• If you need to protect your painting surfaces, you’ll want to get newspaper or tablecloths

Before you start painting, you may want to prime your canvas by giving it a layer of white paint. If you want to speed up the process, you can prep canvases the day before your painting party. If you are using tiles, you don’t need to do any prep work.

Set up is pretty easy, just distribute brushes, paints, paper plates and water containers to each participant. If you are inside and have public performance rights, you can play Bob Ross in the background. The big thing here is to just let teens paint nature scenes and step back and let them be creative and expressive.

You’ll want to give a brief introduction to teens about Bob Ross. If you want to go with video there are several choices on YouTube or you can just read a brief introduction via someplace like Wikipedia (I know, I’m sorry, but it’s a quick resource). You could also print off examples of his work to have around the room or put together a slideshow which you project onto a blank wall or share via your in-house screens.

There are several online write ups of Bob Ross painting parties. It turns out, it’s a pretty popular party theme. You can find a few good ones here, here and here. Bonus points if you find and wear a Bob Ross wig.

When we went to the Girl Scout party, The Teen was just there by default. However, she had such a good time that she went home and painted a few more canvases. It was an obvious hit and I highly recommend it.

Cindy Crushes Programming: Tile Art

I love doing drafts with tiles. They are super cheap and it is easy to do many projects with them. I get my tiles from Home Depot, Menard’s or Lowes. I purchase the white ceramic tiles. The size depends on the price and type of tile available. I will discuss two of my favorite tile crafts below.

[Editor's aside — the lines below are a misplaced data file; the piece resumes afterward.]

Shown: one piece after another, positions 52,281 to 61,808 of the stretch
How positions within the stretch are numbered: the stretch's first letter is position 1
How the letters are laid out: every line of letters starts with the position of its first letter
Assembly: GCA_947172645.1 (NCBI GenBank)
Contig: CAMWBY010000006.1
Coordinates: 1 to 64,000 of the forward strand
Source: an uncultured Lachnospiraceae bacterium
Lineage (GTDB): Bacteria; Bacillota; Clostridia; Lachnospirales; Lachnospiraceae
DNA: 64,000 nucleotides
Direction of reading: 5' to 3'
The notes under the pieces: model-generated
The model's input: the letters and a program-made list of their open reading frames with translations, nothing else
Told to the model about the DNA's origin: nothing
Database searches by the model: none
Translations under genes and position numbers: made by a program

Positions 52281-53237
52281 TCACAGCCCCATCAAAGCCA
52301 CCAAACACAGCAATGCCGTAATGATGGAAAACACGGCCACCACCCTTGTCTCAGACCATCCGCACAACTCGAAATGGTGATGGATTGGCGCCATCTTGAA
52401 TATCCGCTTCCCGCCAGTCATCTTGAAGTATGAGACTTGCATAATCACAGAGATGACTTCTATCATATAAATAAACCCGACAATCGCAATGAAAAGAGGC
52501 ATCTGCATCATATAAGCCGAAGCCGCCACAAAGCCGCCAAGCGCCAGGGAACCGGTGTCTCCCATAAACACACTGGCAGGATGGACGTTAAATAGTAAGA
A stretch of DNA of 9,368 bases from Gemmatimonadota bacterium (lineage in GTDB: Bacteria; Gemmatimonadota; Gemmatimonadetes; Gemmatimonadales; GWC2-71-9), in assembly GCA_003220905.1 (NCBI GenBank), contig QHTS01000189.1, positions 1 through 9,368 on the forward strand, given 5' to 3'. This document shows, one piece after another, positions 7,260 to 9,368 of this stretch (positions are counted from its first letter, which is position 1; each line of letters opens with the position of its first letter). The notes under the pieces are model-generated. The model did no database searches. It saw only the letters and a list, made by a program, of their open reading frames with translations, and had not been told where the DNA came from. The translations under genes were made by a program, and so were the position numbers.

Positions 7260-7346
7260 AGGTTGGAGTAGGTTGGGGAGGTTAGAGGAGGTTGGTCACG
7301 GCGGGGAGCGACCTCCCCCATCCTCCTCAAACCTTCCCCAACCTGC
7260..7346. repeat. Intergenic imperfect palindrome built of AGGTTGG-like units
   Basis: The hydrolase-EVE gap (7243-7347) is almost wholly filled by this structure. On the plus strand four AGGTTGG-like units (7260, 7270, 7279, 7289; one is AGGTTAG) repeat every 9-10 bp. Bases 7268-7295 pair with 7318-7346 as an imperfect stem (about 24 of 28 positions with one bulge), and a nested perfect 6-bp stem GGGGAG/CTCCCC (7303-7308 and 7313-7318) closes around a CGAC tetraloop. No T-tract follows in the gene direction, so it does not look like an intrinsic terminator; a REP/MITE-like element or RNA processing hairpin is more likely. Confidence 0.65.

Book Mod Podge Tiles

Supplies

  • Tiles
  • Book cover images
  • Mod Podge
  • Brushes

Steps

  1. Print out and cut book images. If you have old School Library Journal issues that you were going to recycle, they would be perfect for this craft.
  2. Position the images on the tile to see how it will look. You can do one big book cover or many smaller book covers. I love doing many book covers.
  3. Place a layer of Mod Podge under the image and then place another layer on top. Next glue all of the book images at once with another layer of Mod Podge. Then you will want to put a few layers of Mod Podge on top of the whole tile. Be very careful when explaining this step to the teens they will want to us  too much Mod Podge. Gentle layering works best for this project.

Thoughts: I love this craft for Teen Read Week. It is a simple craft and teens can celebrate their favorite books. They can make lovely coasters or a work of art.

Nail Polish Tiles

Supplies

  • Tiles
  • Nail Polish (avoid glitter nail polish)
  • Water
  • Aluminum Half Size Deep Foil Pan
  • Stick

Steps

  1. Pour a layer of water into the foil pan.
  2. Put nail polish in the water. Pour it in gently. Try to swirl it when you put it in the water. Use multiple colors.
  3. Put the tile in the water, but do not submerge it. It should be just deep enough so it hits the nail polish layer that is floating on the top. Pull the tile out quickly and let it dry.
  4. Use your stick to get rid of the extra nail polish in the water so you can keep your pan nice and clean
  5. You can add a little more nail polish by hand if you missed a spot on the tile.

Thoughts: This is a really pretty craft and also super cheap. I did learn, however, that glitter nail polish does not work well on this craft.

Cindy Shutts, MLIS

cindy

Cindy is passionate about teen services. She loves dogs, pro-wrestling, Fairy tales, mythology, and of course reading. Her favorite books are The Hate U Give, Catching FIre, The Royals, and everything by Cindy Pon. She loves spending times with her dog Harry Winston and her niece and nephew. Cindy Shutts is the Teen Services Librarian at the White Oak Library District in IL and she’ll be joining us to talk about teen programming. You can follow her on Twitter at @cindysku.

Read Wild: Award Winning Books About Nature and Why We Need Them

It’s the day after Earth Day, and day 2 of our week focusing on Read Wild, an initiative that we are beginning here at TLT to connect tweens and teens with nature. Today our guest blogger, Sarah Mulhern Gross, shares some of her experiences and inspiration and talks about some award winning books that connect tweens and teen to nature.